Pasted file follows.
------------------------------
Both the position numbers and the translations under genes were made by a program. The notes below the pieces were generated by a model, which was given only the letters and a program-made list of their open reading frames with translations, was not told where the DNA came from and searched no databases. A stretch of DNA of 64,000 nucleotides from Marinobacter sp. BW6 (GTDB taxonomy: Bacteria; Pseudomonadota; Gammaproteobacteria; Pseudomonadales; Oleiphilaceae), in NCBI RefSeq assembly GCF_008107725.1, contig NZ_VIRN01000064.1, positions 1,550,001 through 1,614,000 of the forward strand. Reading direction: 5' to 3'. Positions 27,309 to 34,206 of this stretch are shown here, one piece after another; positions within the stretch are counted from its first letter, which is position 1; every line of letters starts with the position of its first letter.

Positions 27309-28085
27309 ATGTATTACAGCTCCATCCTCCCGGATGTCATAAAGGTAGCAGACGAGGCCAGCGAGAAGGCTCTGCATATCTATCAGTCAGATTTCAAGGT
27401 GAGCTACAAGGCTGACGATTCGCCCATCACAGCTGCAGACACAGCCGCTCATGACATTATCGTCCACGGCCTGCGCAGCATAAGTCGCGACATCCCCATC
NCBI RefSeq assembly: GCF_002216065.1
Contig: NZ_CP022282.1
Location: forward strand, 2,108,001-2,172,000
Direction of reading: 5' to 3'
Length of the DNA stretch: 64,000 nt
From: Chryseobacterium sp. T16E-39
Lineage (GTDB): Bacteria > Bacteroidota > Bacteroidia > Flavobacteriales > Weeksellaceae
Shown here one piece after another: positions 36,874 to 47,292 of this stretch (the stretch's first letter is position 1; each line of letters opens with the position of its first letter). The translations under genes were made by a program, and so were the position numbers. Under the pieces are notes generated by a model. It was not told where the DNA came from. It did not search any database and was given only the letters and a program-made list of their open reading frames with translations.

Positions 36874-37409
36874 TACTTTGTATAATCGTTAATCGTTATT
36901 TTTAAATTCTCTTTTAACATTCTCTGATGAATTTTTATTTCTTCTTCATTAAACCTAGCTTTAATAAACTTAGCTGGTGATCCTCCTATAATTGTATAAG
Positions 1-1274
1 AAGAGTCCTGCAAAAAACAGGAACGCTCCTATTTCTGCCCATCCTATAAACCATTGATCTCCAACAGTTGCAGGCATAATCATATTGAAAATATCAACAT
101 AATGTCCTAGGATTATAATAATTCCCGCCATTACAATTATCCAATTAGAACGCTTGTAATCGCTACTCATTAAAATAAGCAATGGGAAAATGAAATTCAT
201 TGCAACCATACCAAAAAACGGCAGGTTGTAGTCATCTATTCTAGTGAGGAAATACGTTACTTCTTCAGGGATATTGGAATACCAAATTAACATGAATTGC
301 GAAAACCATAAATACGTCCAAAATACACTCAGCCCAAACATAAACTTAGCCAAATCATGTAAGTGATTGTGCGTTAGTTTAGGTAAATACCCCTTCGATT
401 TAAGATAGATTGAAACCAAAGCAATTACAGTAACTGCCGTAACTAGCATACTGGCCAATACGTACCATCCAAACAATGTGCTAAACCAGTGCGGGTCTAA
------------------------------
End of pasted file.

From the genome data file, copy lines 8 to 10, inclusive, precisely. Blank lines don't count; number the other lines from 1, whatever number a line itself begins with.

Direction of reading: 5' to 3'
Length of the DNA stretch: 64,000 nt
From: Chryseobacterium sp. T16E-39